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Culture, Reality

The New Toyi-Toyi

by Brandon Edmonds / 03.05.2012

The Joburg Metro police hawker-beating video is apparently 22 seconds of hazy smartphone footage taken by a “bystander”. It shows a poor person being beaten in entirely unconstitutional ways by a group of police officers. There is no watching this recent beating of Andries Ndlovu in Ivory Park without feeling the ghost of Andries Tatane in the room with you. Ndlovu tried to help a sixty year old welder who was being assaulted by cops after protesting the impounding of his scrap metal without a receipt. “I asked the police officers why they were beating up an old man like that? One officer just responded with two punches in my face,” Ndlovu said. So another Andries punished for reminding the new South Africa, the most terminally unequal democracy on earth, of that ever-deepening divide that never stops squirting irony, like eye drops, like fake blood, all over our everyday lives. Too much? Fuck you.

Cops prey on the poor in this country. They do. The poor, the undocumented, anyone unplugged from protective networks of employers, judges, bureaucrats and fixers. Your job, your home, your ID book are the only things standing between you and police harassment. Ask the guy babysitting your car at night. Watch him make a face when you bring up the police. They are out of control and hard-man Zuma likes it that way.

The hawker-beating imagery reiterates the commonplace that smartphones can turn anyone into a Wikileak, a Zapruder now. It also suggests that we are long past the era of great documentary reportage: heroic males, see The Bang-Bang Club, with the “guts” to dodge bullets and bring us the “truth man”.

Revelatory bystander smart phone footage is an explosive revolutionary resource with the potential to unmask the hegemony of normalcy that feeds on our conformity (how else should I put it?). But State forces rely on the gaping chasm between knowing about shit and doing what needs to be done to change it. Only concerted social activism builds solidarities that slap bridges across that chasm.

Anyway, the footage has “sparked an internal probe” according to the Sunday Times. This is Newspeak for somebody quite high up suddenly finding work a very uncomfortable place to be. That kind of rote media language is always a delight. Internal probe. Imagine a big shivering police butt puckered like a mouth as excitable aliens, drunk on the galactic equivalent of Hansa, aim a gleaming phallic device at the palpitating sphincter of the Law. They high five claws as the probe hits home with a ghastly sucking sound. Probe commenced.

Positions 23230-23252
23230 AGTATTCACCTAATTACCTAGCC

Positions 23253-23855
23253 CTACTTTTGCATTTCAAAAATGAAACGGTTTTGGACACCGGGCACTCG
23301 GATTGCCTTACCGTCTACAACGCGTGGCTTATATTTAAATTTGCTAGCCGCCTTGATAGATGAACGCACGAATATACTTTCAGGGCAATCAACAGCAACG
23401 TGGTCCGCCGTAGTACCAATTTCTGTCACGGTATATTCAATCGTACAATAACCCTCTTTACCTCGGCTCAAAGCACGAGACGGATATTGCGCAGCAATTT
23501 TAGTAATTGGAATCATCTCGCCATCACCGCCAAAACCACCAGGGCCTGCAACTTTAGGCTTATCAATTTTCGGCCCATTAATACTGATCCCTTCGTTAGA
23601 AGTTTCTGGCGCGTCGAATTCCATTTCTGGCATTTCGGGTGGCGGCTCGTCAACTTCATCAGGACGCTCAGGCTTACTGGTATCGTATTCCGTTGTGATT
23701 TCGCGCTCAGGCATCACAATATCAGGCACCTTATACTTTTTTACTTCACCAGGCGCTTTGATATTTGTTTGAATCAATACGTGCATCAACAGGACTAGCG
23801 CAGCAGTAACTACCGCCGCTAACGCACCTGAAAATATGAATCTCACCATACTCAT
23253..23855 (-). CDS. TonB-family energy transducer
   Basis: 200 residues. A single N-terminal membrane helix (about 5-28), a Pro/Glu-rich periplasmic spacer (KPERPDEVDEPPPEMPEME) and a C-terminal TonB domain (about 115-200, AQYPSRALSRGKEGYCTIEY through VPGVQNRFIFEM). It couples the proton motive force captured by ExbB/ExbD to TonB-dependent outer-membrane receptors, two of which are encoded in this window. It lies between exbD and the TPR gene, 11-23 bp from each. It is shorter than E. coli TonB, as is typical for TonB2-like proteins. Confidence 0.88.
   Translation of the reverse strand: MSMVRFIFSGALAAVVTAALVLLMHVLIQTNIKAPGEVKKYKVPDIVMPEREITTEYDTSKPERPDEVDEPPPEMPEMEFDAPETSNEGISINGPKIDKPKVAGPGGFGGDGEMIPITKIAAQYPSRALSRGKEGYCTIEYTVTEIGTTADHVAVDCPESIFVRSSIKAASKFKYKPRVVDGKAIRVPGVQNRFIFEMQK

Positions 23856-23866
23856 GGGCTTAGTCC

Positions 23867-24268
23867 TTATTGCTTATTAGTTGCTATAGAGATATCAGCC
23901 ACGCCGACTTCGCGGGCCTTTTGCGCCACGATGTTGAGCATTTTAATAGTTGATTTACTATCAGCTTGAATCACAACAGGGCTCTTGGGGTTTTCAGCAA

The true function of an “internal probe” is to assure us the Police are policing themselves. We know this is not happening, that this is not a self-aware institution guided by our best interests, because the beating happened. Because beatings keep happening. The Times quotes Edmond Elias of the SA National Traders Retail Alliance, saying there is in effect a “criminal syndicate operating freely” in the police force. They have documented hundreds of victims of police abuse, traders beaten, their stock seized, then declared illegal, and banished to the nowhere zone, the ‘bare life’ of philosopher Giorgio Agamben’s ‘homo sacer’ – the one banished from the City and left to wander in homeless oblivion.

Sifiso Makhubu, in the same paper, accused of murdering a police officer, explains how he and four friends were tortured in police custody over a nightmarish 12 hour session. He was handcuffed then his ankles were threaded through his arms like they were turning him inside out. Then they doused him with water and ran a patch of tyre tube over his face as if grating cheese. “While they would tube one,” Sifiso says, “they would spray us with water and shock us with tazers all over – on our faces and between our legs, everywhere. They told us we were going to die.” There are currently, the story continues, “no oversight bodies for all places of detention” ensuring that the UN convention against torture is upheld in the country. The media-led perception of runaway criminality is perfect cover for police transgression.

But no police force can be considered legitimate when it routinely gangs up on the less fortunate and puts them in hospital or worse. The name (disturbingly) was changed from ‘police service’ back to ‘force’ in the zero-tolerance Bheki Cele era, a man morally unfit to muck stables or sell second-hand cars, let alone preside over the most controversial point of contact between a State and its subjects.

The video wasn’t posted on timeslive.co.za – instead the article ran with 7 screen-grabs you could scroll through. If you do it quick enough you can get an eerie early-cinema kind of Eadweard Muybridge stop-motion kick out of them. They’re almost “better” than Roger Ballen and Pieter Hugo put together. More relevant and immediate. More indicative of a nation in moral freefall.

The cops are smeared digital blurs. Abstract shapes embodying enmity. You get a sense of a clear Highveld autumn reigning in the sky. They seem to be dancing on a person not in uniform. It is the perfect betrayal of the Struggle’s signature strut: the toyi-toyi. Instead of dancing for liberation, the cops are high-kicking to break the bones of someone who movingly stood up for someone.

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